Publications

Contact Us

Walsenburg: Setting a Baseline

WALSENBURG — At a crossroad in its development and growth, the city of Walsenburg needs to look ahead and embrace its future According to City Administrator Dave Johnston, “Until we can get together and decide how we are to spend the money, we arenʼt going anywhere.” With the cityʼs general fund showing a $200,000 deficit just to keep the city operational, the city is looking for ways to increase its revenue. “There are two projects on the board right now. Loves is looking at building a truck stop at the south exit (exit 49 off of I-25). They are hoping to break ground in 2015 or 2016. The second project is the Northlands,” said Johnston. The site plan for the Northlands project has been approved through the Colorado Department of Public Health and Environment (CDPHE). Currently the city has to take soil samples so it is understood what kind of ground they will be working in. When that is done, the CDPHE should give final approval to their part of the plan. Then the Water Quality Control Division will approve their part of the plan along with USDA. When all that is finished, the City of Walsenburg is set to follow an aggressive schedule and receive bids by September or October. The cityʼs inline schedule is to have

the pipe transmitting sewage by May 2016. In the Northlands, the Acorn Travel Plaza has been purchased by Transport America. The business was closed and inventory taken last week with hardly a loss in sales. “With these businesses and others coming in, we are hoping to see the deficit shrink, but it wonʼt be quickly. I hope we can get that taken care of in about three years,” said Johnston. One of the more controversial new businesses is the Martra marijuana business that will be located on soon to be annexed land east of the city on Highway 10. About 300 acres will be used to grow both commercial and medical grade marijuana. The city doesnʼt have a tax on the sales of marijuana, but they do have water the grow operation will purchase from the city. How much water the operation will use hasnʼt been estimated yet. However, according to Johnston, the income from the dispensary sales and the water sales to Martra should a be positive for the budget. The biggest resource Walsenburg has is water. Currently water treatment for both sewage and raw water is under-used. With agreements going back a couple of decades, Walsenburg has the opportunity to step up the use of its treatment facilities which could benefit the area regionally. La Veta is under mandate to build a sewage treatment facility which would cost it several million dollars the town doesnʼt have. Walsenburg will use less then half its capacity for treatment when the Northlands comes online. La Veta could send its sewage down to Walsenburg treatment and save money. The same situation exists with water treatment. Walsenburg is producing about 500,000 gallons of water per day but it can treat up to six million gallons of production a day. “Walsenburg has capacity on its water and sewage treatment and thereʼs land it can use to locate an industrial park on. Itʼs just finding the money to bring them to fruition,” Johnston said. “I think the one thing Iʼd like to see is the community coming together and attracting new businesses.”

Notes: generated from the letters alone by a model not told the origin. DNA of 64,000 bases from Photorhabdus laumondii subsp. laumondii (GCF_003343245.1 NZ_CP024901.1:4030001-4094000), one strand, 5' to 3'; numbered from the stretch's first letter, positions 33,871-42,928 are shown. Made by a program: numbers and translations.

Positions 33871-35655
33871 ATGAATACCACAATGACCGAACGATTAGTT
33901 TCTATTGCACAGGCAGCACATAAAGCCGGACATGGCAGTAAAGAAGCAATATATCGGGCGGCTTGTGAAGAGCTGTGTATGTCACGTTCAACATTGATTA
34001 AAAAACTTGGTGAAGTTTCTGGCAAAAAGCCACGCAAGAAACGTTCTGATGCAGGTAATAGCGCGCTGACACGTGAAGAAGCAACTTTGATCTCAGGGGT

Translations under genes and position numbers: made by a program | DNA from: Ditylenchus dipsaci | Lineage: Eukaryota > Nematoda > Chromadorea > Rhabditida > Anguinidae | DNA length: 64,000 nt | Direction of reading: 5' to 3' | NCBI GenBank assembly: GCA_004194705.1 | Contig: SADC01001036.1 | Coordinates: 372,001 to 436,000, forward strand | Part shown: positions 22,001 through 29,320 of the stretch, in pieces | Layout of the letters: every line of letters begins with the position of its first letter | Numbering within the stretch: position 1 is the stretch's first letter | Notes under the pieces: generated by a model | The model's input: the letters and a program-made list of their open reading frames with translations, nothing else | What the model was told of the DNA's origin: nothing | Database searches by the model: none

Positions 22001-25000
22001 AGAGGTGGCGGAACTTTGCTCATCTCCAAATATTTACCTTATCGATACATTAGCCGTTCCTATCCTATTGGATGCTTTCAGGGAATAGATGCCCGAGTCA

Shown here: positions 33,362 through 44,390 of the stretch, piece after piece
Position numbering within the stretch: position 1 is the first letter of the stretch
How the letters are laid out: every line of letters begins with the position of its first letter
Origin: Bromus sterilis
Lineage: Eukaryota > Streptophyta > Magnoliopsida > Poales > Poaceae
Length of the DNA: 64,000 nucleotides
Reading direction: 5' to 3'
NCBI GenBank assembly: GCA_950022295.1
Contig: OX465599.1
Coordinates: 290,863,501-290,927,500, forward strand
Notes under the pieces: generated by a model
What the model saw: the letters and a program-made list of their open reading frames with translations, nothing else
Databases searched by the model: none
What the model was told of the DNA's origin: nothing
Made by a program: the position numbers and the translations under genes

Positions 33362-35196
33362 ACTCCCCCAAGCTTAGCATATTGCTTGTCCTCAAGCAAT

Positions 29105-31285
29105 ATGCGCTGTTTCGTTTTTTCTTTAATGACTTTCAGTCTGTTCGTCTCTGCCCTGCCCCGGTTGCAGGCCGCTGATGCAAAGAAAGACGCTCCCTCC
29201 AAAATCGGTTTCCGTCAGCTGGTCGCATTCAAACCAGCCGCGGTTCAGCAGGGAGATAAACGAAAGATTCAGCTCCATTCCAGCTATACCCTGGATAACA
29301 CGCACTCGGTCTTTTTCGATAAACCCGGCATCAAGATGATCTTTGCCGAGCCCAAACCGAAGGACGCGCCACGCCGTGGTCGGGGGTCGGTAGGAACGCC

Norman E. Wolak

Norman E. Wolak 11/11/1931 ~ 2/11/2024 Norman E. Wolak, 92, of Walsenburg, Colorado, passed away on February 11, 2024. He was born on November 11,

Read More »